The tetrachord

Harmony tutorial

This time we are going to talk about harmony. A basic harmony concept is the tetrachord. This word means "4 notes". To understand tetrachords will help us to understand music scales later.

Steps and half steps.

The distance between two adjacent notes in the chromatic scale is called a half step. For example: the distance between C and C# or between F and F#. This is also the case between G and Ab and so on. This is easier to understand looking at a music keyboard. The closest key is a half step away, it doesn't matter if it's a black or white key. Now, two half steps make a step (whole step). For example, there is a step between C and D. From E to F there is a half step, but from Eb to F there's a whole step. Another example would be the distance from B to C#, a step.

The tetrachord formula.

Ok, so to create a tetrachord we have to use this formula:
S - S - HS
Where: S = Step and HS = Half Step. We can make tetrachords from any note. For example, let's start from C, following the formula we get:
  1. Our first note: C
  2. We count one Step ahead: D
  3. We count another Step ahead: E
  4. We count one Half Step now: F
The formula S - S - HS gives us the notes: C, D, E and F. These notes make the C tetrachord. Easy huh? Let's see another example. Now the D tetrachord:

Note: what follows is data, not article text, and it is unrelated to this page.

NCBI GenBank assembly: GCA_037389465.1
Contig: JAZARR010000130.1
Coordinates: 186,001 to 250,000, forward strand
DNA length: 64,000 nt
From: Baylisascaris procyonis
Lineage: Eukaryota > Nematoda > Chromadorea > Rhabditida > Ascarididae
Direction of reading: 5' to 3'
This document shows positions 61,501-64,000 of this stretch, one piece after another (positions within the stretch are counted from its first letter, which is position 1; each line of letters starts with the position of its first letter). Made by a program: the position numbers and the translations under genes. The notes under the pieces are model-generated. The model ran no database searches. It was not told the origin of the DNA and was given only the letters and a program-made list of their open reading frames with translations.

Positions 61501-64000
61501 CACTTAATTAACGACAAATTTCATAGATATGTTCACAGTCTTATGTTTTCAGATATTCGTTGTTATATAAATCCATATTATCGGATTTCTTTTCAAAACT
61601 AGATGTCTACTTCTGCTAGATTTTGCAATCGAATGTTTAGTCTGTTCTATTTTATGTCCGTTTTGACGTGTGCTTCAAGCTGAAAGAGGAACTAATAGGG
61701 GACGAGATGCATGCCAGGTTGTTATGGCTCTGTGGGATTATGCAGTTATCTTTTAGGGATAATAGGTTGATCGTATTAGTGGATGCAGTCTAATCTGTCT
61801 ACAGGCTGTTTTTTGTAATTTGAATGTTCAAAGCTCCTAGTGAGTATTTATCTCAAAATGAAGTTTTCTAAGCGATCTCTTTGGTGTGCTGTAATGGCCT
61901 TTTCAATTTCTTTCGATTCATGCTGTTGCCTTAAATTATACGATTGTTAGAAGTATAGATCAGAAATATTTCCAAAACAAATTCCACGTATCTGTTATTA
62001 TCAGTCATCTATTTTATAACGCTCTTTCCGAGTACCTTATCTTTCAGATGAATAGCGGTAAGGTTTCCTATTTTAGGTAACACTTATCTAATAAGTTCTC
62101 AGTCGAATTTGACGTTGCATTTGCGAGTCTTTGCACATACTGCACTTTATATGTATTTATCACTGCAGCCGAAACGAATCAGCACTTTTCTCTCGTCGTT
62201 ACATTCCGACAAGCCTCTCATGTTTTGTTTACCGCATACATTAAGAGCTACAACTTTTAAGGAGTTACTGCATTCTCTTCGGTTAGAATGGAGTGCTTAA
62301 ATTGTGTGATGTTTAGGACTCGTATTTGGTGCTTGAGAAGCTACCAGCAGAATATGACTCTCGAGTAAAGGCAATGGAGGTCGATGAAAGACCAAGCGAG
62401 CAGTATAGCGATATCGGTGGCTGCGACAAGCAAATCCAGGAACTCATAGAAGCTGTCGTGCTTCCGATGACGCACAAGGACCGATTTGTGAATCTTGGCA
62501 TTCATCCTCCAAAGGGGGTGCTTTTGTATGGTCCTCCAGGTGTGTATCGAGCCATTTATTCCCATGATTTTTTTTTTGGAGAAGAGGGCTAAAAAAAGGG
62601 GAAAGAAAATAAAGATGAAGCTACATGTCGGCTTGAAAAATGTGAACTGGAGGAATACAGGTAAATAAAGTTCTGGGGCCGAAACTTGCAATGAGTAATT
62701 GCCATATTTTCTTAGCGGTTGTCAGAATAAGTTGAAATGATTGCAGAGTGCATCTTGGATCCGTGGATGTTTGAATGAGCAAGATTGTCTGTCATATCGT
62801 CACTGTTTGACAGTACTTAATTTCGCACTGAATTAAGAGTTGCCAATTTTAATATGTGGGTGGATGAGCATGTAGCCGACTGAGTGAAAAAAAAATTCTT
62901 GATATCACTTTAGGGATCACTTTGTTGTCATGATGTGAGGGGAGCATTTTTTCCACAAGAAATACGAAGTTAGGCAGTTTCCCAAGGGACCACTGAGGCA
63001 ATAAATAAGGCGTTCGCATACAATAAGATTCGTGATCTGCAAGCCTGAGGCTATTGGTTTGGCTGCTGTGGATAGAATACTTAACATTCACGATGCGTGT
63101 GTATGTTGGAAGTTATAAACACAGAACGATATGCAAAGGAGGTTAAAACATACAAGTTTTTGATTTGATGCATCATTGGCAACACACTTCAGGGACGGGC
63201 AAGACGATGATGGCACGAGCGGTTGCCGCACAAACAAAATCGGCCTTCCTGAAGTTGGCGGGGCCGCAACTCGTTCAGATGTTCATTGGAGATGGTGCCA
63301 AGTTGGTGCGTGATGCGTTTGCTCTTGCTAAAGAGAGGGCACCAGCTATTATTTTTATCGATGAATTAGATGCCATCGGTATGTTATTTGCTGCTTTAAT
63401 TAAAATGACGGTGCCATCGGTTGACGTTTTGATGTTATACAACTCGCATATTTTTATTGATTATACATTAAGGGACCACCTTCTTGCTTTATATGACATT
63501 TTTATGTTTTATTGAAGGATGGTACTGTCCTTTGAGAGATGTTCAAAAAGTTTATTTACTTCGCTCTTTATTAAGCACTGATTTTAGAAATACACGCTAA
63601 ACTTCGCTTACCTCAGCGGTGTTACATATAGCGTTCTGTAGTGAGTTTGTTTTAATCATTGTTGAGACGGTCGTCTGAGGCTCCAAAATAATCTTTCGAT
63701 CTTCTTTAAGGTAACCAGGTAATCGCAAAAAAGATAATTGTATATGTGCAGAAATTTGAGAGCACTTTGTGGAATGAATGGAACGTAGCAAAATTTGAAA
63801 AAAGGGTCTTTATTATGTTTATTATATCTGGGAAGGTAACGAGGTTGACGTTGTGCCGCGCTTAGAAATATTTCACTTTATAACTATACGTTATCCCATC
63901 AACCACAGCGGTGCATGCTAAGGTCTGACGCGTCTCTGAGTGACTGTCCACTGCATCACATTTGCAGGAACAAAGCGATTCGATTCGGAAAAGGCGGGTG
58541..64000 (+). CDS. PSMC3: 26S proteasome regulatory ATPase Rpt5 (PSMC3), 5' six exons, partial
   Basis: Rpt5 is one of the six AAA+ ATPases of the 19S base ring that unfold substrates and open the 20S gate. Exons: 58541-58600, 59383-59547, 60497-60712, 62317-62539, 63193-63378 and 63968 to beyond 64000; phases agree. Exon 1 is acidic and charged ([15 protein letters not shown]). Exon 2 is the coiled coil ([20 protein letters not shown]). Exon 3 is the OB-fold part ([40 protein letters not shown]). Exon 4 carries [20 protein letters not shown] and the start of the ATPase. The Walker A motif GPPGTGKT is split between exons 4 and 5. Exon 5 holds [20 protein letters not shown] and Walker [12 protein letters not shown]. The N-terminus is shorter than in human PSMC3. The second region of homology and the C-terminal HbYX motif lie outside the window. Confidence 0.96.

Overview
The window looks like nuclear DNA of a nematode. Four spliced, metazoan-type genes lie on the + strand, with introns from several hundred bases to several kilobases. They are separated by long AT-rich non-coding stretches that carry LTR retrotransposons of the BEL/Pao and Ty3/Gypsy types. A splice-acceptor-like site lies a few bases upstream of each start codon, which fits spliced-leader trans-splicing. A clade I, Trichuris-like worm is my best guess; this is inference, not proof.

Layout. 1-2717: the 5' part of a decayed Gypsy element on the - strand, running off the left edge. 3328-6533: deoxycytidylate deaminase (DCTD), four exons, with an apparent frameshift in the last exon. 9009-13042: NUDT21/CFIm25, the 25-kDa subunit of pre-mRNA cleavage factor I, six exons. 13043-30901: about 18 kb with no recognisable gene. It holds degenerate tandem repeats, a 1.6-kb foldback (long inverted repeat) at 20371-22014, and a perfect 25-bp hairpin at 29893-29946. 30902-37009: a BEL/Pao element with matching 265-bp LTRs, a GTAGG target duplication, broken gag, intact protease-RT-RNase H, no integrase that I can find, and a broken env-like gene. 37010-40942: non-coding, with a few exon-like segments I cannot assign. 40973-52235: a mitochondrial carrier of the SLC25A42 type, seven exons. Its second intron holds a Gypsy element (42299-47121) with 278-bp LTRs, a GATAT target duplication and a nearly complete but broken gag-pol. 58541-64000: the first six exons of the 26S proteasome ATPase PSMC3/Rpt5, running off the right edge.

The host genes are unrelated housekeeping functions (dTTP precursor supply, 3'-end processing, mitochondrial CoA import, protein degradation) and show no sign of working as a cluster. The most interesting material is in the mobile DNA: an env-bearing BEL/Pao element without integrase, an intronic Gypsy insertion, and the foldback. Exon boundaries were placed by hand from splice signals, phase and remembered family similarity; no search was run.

1. We start from D
  2. One Step ahead: E
  3. One Step ahead: F#
  4. One Half Step ahead: G
So, the D tetrachord is built with the notes: D, E, F# and G.

 Now, let's build the F tetrachord:
  1. We start with F
  2. One Step: G
  3. One Step: A
  4. One Half Step: Bb
So, the F tetrachord is made with the notes: F, G, A and Bb. A common question is why to use Bb and not A# instead? Well, the answer is that the tetrachords MUST be made with consecutive letter names, we cannot repeat nor skip any. So in a tetrachord we cannot find an A and an A#, nor an Eb and an E, etc. In the same way, we cannot have E and skip to Gb instead of F#. In this fashion, we can (and we should) create tetrachords from every single note. This exercise will give us a lot of fluency to better understand scales and other harmony topics later.

Finally, to grasp tetrachords requires practice. It's very important to play them with a musical instrument so we can hear how they sound. The tetrachord "sound" will be our base for the major scales. 

If you want to learn more about harmony and theory, check out my online course: Applied Modern Harmony, part 1!


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